No10 urges workers to tell bosses if they want to come back to the office amid home working surge

Downing Street said today workers who want to return to their workplace should put pressure on their bosses to allow it.

No10 said businesses had a obligation to offer staff ‘Covid-secure workplaces’ if they cannot work from home amid reports many City firms are plotting to retain home working into 2021. 

NatWest is among banks that has told staff they will not return to offices in London and elsewhere this year, while Virgin Money is considering not bringing back some workers at all.

Additionally, the head of human resources at Swiss-owned bank UBS predicted that the future would see more flexible working patterns, including more working from home.

The rise in home working sparked fears for the future of businesses and workers in ancillary service industries reliant on commuters.  

Asked if the return of English schools next week should herald a wider return to work, the Prime Minister’s deputy official spokesman said:  ‘We have been clear that if you can’t work from home you should speak to your employer and it is up to employers to provide Covid-secure workplaces so people can attend work where needed.’

Natwest is among banks telling staff they will not return to offices in London and elsewhere this year

UBS and Virgin Money are considering not bringing back some workers at all

UBS and Virgin Money are considering not bringing back some workers at all

Matt Hancock launches plan to test four MILLION people daily 

 Matt Hancock is said to be planning an astonishing rise in the number of coronavirus tests carried out, with a target of four million per day to get the economy back on track.

The Health Secretary is said to be preparing what has been dubbed ‘Operation Moon Shot with the aim of increasing daily tests by around twelve-fold by early next year.

Currently the NHS and private testing centers have a capacity of around 326,000, although because of the current level of infection, only around 190,000 are being carried out. 

A massive expansion of the testing regime is seen as a key requirement of easing lockdown measures further as the public continue to be wary of a return to workplaces.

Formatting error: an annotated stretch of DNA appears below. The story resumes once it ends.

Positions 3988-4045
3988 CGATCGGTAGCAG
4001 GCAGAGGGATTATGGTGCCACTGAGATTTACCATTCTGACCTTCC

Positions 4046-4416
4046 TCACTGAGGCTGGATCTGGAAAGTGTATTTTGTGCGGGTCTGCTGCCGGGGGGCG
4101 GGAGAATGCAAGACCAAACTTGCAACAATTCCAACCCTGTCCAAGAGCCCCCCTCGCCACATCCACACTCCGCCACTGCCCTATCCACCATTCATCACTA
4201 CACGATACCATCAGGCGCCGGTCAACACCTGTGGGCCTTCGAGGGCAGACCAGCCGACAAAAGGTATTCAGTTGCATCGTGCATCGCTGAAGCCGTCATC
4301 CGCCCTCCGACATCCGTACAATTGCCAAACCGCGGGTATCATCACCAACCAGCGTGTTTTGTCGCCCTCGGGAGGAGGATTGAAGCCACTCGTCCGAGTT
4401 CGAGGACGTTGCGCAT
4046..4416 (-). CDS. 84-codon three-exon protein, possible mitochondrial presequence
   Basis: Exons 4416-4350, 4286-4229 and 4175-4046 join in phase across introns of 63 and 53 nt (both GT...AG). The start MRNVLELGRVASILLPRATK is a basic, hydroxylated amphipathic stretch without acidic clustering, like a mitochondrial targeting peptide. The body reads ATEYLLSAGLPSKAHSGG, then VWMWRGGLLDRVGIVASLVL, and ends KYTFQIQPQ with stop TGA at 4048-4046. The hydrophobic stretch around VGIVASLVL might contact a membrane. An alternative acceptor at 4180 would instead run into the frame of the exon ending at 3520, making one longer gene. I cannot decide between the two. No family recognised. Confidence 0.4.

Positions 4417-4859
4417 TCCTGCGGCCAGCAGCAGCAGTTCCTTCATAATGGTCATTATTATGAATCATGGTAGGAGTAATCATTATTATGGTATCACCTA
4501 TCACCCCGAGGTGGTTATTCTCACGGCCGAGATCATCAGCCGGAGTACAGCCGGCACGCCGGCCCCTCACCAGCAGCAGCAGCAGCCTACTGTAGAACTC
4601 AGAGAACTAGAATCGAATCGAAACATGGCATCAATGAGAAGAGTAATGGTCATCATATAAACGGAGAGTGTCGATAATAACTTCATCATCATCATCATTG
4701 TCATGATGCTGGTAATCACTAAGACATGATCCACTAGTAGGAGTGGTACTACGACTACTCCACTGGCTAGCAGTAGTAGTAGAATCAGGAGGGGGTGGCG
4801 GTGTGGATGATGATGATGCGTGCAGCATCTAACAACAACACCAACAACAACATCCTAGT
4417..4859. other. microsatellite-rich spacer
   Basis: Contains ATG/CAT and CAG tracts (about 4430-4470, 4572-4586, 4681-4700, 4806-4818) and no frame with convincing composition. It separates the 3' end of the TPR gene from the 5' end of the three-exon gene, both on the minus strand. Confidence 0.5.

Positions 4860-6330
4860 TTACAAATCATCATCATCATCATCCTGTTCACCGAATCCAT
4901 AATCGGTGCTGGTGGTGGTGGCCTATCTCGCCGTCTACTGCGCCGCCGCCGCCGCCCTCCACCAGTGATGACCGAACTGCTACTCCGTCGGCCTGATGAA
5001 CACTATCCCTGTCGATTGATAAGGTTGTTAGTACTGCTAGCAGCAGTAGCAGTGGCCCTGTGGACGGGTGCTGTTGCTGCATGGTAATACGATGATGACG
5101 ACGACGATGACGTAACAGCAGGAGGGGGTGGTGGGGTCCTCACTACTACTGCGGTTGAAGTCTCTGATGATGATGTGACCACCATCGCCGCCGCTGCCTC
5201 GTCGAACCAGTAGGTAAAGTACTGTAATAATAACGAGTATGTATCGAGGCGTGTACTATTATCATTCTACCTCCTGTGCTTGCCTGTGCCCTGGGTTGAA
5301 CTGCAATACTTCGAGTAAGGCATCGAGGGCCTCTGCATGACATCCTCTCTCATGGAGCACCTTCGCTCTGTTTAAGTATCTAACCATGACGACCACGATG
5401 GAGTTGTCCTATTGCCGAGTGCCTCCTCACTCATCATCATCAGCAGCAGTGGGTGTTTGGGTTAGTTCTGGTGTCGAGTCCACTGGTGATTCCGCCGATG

‘It is at an embryonic stage and it’s going to take a hell of a lot of work. It is nicknamed Operation Moon Shot because that is what a moon shot is like: it seems very hard but it’s important and we want to land it,’ a source told the Telegraph.   

Nat West Group has told told City staff not to expect a return to the office this year, the Financial Times reported.

It also claimed Virgin Money’s non customer-facing staff have been told they may work from home the majority of the time.

Lloyds Bank is also said to be examining the best use of its office space.

Stefan Seiler, the human resources chief at Swiss bank UBS told the FT: ‘We have proven that working from home is possible for most roles.

‘What is clear is that there will be more working from home, we will see more flexible work arrangements.’ 

It came as London mayor Sadiq Khan faced criticism over his perceived failure to persuade people to return to their places of work.

Natwest announced in July that said that an estimated 50,000 of its employees will work from home into 2021.

Earlier this month it was revealed fewer British office workers have returned to their workplace than in any other major European country.

Little more than a third (34 per cent) of UK staff were back at their desks, with the remainder continuing to work from home.

This contrasted with 83 per cent of French office staff and 70 per cent of Germans, according to a survey by researchers at investment bank Morgan Stanley.

However, their analysis found that Britons who have returned to their offices are doing so for more days a week than continental rivals.